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President-elect Biden appoints COVID-19 advisory team

The panel is expected to set a national policy for dealing with the pandemic

Photo (c) JordanSimeonov - Getty Images
President-elect Joe Biden has quickly established his priorities, appointing a COVID-19 Advisory Board to work during the transition to establish a national response to the pandemic that is surging across America.

Members include Dr. David Kessler, who was Food and Drug Administration (FDA) commissioner in both the George H.W. Bush and Clinton administrations and Dr. Vivek Murthy, the surgeon general under the Obama administration, who will serve as co-chair.

They’re joined by Dr. Marcella Nunez-Smith, an associate professor of internal medicine at Yale University; Dr. Ezekiel Emanuel, who served as a special adviser for health policy during the Obama administration.

Biden was declared president-elect Saturday after the mail-in vote count in Pennsylvania gave him that state’s 20 electoral votes. President Trump has not conceded and announced plans to file a legal challenge to Pennsylvania’s results.

The Biden campaign, however, has already moved into a transition phase, preparing to take power on January 20. In a statement, Biden identified COVID-19 as one of the most important challenges faced by the incoming administration.

“The advisory board will help shape my approach to managing the surge in reported infections; ensuring vaccines are safe, effective, and distributed efficiently, equitably, and free; and protecting at-risk populations,” Biden said.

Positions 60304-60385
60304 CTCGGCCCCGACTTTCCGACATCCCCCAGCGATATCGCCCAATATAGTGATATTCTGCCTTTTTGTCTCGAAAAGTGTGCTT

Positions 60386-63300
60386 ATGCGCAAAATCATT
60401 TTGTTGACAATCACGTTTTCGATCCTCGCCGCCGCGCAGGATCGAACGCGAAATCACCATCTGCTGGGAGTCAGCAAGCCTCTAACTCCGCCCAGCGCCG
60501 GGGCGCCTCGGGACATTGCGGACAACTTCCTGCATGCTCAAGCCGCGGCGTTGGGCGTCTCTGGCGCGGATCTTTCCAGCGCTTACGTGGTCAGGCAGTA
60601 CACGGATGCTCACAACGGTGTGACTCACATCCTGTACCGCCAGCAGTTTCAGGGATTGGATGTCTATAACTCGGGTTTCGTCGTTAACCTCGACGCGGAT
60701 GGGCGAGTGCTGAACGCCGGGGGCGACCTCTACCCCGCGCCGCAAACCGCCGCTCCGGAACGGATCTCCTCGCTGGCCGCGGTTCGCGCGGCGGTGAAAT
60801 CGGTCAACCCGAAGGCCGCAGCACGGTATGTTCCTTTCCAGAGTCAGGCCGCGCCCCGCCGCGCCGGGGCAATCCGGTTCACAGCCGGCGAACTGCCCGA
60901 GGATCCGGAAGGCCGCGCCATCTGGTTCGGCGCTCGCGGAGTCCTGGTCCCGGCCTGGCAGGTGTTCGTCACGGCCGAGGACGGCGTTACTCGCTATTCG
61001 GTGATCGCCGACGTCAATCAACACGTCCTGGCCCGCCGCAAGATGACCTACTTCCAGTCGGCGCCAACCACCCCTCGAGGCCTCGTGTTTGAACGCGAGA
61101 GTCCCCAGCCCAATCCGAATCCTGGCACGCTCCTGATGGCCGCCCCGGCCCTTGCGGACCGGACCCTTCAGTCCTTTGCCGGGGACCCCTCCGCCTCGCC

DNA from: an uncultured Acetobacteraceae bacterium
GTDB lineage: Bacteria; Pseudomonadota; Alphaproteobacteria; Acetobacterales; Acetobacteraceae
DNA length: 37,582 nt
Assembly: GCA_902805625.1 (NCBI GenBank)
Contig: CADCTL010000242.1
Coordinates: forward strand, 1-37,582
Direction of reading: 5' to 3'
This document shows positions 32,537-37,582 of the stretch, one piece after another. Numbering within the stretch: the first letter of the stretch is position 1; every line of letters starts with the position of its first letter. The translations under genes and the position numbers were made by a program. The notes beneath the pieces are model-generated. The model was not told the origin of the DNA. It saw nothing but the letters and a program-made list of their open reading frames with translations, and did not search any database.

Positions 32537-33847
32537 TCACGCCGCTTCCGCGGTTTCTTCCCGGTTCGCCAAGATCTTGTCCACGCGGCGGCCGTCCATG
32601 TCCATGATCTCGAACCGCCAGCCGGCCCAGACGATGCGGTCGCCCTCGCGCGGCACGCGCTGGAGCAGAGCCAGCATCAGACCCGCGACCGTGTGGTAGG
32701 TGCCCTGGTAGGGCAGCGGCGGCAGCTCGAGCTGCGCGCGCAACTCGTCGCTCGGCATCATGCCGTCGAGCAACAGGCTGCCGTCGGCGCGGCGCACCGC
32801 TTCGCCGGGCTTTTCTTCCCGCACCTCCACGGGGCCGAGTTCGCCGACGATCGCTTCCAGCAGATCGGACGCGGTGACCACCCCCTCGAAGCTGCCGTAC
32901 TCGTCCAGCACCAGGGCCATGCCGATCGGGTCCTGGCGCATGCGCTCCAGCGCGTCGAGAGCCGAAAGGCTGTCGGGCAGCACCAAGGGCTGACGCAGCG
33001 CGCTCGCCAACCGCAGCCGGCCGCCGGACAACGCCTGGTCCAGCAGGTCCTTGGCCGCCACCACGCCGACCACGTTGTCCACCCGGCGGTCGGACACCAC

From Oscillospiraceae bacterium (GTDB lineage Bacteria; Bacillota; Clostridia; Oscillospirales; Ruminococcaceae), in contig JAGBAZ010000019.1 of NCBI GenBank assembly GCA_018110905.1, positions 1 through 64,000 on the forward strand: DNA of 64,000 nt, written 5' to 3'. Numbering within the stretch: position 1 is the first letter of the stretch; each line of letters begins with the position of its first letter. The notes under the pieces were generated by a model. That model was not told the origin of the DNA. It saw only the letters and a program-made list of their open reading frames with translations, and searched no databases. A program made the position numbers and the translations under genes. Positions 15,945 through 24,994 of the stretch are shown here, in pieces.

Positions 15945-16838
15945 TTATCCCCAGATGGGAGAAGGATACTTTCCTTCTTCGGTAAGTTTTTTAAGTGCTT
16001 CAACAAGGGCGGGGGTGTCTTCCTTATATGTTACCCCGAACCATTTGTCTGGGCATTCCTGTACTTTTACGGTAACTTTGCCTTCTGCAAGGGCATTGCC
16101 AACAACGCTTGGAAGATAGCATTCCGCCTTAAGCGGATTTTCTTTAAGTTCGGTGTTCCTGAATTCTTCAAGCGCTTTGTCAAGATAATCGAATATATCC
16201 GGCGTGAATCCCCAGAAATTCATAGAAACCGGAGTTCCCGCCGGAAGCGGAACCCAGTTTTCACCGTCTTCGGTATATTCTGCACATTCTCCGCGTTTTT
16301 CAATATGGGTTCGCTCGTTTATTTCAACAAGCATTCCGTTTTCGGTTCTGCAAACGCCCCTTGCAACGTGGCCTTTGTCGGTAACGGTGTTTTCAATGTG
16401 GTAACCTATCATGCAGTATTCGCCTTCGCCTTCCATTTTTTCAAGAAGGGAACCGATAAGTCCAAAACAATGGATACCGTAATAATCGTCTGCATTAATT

Possible nationwide mandate

The board may also recommend nationwide mandates, reversing the Trump Administration’s policy of leaving the management of the pandemic to individual states. Under that policy, some states initiated more aggressive mitigation measures than others.

But cases of the virus are surging all across America, even in states with more stringent mitigation rules. Over the weekend the U.S. recorded 237,000 new cases of the virus with the total number of cases approaching 10 million. More than 287,000 Americans have died from the virus.

U.S. health officials are once again worried about the rate of hospitalizations as institutions in the hardest-hit states are filling up quickly.

Biden made clear that any policy changes are likely to be instituted on a national level, and that could require an order that all Americans wear face coverings when gathered in public. The incoming administration said it plans to consult with state and local officials to determine what steps are needed to get the virus under control.

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